This fish has legs: DreamWorks’ “Shark Tale” held the top spot at the box office for a third straight week, grabbing another $22.1 million.
But “Team America,” Par’s manic marionette movie about terrorism, politics and Hollywood was hamstrung, bowing in third place.
“Shark Tale” cume hit $118.8 million. The fish toon is only the second film this year to take No. 1 honors three weeks in a row, following “The Passion of the Christ” last winter.
Pic declined just 29% for the frame, a smaller drop than last week, when it was aided by the Columbus Day holiday on Monday.
It’s currently the 12th biggest grosser of the year, but it should pass the three films ahead of it (“50 First Dates,” “Van Helsing,” and docu “Fahrenheit 9/11,” all bunched around $120 million) in the next couple of days.
‘Lights’ still glowing
Neither of the weekend’s new titles reported overwhelming receipts. In fact, Universal’s “Friday Night Lights” stayed in the No. 2 spot for its second week, the same place where it debuted, on a take of $13.1 million, off just 36%.
Of the fresh pics, “Team America” came in on the low end of expectations, with $12.3 million from 2,539 locations.
Miramax scored on the higher end of its modest expectations for Richard Gere-Jennifer Lopez romancer “Shall We Dance,” which brought in $11.6 million from 1,772 venues.
Rounding out the top five was Disney’s “Ladder 49,” which added $8.6 million to its cume; it now stands at $53.9 million.
“Shark Tale” has found success despite tepid reviews, but CGI toon’s buoyant performance couldn’t have come at a better time for DreamWorks.
After the studio filed last week for an initial public offering for its animation unit, it is under huge scrutiny from Wall Street to see if it can consistently generate toon hits that don’t have “Shrek” in the title. In its filing, DreamWorks said it wants to sell shares repping about a 25% interest in the toon unit for more than $600 million.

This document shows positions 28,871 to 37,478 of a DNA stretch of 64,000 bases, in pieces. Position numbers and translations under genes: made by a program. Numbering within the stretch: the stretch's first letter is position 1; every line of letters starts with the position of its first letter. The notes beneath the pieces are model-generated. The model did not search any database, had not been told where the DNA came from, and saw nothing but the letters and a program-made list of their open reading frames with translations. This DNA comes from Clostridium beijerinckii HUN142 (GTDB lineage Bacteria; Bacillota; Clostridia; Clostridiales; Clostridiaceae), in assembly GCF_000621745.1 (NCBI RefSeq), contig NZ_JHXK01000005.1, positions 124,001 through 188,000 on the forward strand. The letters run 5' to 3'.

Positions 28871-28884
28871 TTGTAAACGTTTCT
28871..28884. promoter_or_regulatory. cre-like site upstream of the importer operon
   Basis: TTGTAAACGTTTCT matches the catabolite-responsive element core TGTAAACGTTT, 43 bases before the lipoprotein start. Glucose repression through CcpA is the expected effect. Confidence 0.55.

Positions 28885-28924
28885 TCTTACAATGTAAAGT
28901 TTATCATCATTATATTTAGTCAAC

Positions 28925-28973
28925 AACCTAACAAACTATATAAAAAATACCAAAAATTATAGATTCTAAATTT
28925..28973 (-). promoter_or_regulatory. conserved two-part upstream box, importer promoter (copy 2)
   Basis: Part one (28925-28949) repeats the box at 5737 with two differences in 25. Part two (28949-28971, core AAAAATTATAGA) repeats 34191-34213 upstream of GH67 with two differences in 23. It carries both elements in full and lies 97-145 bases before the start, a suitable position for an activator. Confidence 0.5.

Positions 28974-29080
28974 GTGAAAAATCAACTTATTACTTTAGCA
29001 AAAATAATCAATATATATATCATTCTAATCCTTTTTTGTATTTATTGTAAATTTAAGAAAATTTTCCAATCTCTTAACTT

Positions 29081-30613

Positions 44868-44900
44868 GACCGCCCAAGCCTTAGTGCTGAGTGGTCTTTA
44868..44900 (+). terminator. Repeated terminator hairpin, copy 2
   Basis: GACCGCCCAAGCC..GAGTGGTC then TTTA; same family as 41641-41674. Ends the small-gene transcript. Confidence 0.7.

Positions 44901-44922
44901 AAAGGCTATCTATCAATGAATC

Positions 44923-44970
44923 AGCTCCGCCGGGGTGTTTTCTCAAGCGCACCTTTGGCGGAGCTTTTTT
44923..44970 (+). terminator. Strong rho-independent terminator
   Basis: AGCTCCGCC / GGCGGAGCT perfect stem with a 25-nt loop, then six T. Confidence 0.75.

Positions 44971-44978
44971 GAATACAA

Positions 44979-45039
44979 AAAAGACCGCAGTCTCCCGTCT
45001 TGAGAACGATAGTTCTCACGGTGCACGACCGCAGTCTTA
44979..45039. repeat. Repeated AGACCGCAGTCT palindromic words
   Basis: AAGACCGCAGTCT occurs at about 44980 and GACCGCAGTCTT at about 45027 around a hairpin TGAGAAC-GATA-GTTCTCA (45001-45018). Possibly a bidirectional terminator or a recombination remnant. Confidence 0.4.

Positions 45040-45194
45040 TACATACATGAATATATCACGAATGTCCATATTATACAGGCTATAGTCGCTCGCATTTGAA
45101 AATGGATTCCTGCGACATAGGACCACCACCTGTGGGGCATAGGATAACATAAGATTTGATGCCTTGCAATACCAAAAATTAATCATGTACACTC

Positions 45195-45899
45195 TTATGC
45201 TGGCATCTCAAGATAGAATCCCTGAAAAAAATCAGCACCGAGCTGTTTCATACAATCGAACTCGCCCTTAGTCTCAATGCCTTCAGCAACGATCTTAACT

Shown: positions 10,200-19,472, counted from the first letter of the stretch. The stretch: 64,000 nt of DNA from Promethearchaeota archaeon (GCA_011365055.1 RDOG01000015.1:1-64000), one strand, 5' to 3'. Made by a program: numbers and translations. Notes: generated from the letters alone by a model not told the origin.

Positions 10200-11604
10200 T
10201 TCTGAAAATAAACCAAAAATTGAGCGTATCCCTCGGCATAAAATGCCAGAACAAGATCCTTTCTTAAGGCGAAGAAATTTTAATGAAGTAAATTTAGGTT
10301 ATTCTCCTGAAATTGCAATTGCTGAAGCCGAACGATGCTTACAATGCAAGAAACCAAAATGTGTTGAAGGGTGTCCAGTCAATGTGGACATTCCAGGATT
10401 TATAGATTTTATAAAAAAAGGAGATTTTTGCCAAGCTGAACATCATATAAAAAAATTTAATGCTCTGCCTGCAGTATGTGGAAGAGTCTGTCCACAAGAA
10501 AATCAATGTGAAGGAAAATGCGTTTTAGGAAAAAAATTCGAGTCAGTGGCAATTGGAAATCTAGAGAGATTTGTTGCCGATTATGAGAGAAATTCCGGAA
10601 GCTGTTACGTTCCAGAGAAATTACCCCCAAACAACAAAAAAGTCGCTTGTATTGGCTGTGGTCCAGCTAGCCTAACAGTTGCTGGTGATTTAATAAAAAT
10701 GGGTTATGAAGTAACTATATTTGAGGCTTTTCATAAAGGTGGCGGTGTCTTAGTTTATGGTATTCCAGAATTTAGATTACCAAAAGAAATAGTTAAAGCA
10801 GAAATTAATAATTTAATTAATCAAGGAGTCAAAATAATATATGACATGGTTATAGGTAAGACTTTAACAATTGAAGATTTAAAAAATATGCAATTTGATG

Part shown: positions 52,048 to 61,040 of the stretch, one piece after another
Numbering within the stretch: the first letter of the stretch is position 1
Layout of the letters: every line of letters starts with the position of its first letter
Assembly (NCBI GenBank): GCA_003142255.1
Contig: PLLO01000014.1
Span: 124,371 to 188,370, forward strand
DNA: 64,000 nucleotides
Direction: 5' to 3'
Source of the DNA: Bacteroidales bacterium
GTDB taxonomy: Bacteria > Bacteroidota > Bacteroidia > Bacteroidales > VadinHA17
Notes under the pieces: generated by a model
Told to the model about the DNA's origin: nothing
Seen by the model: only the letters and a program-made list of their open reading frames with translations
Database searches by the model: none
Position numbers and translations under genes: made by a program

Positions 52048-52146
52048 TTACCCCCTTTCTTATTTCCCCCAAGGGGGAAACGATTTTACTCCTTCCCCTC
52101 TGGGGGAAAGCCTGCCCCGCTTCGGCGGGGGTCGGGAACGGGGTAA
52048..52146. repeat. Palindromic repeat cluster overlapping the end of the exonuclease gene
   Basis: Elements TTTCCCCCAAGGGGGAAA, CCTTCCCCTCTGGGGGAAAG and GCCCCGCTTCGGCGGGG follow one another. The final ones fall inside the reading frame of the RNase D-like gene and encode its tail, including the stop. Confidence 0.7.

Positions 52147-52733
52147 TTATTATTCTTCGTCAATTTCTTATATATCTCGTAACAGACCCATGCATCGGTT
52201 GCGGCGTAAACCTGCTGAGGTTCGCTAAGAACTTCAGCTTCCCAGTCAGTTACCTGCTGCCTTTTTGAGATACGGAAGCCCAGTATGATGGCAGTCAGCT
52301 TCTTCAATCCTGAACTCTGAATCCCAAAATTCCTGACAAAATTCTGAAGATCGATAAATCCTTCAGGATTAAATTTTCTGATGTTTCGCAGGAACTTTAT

With “Shark Tale” and the summer’s monster hit “Shrek 2” ($879 million worldwide), DreamWorks is the first studio since Disney in 1999 to cross the $100 million mark with two animated pics in the same year; Disney did it with “Toy Story 2” (from Pixar) and “Tarzan.”
Par prexy Wayne Lewellen said “Team America” came in “on the low end of what we were looking at, but it’s not a disappointment.” He said the production budget on the Trey Parker-helmed pic was around $30 million.
Pic had the most traction in urban cities on both coasts. Lewellen also said the aud for the R-rated pic skewed heavily to young males. Demos were not available for the weekend, but he assumed they would be nearly identical to sneaks last week, which drew about 70% males and 65% people under age 25.
Demos for the other newcomer, “Shall We Dance,” were a near mirror image, with Miramax distrib head Mike Rudnitsky reporting auds about two-thirds female and half over the age of 35.
“That was the audience we wanted on opening weekend,” he said. “We’re very happy with the opening and the word of mouth is great.”
Miramax, which sneaked the pic extensively over the last three weeks, is hoping it has a slow builder like New Line’s “The Notebook,” a summer sleeper hit with strong older femme appeal that, after opening to $13.5 million, cumed $80 million-plus.
Overall weekend biz was off significantly from last year. Nielsen EDI estimates the frame’s figure at $98 million, down 14% from the same weekend in 2003, when “The Texas Chainsaw Massacre” led the pack with a $28.1 million opening.
The weak weekend figures meant the 2004 year-to-date total of $7.203 billion is now only 3% ahead of 2003 through this point.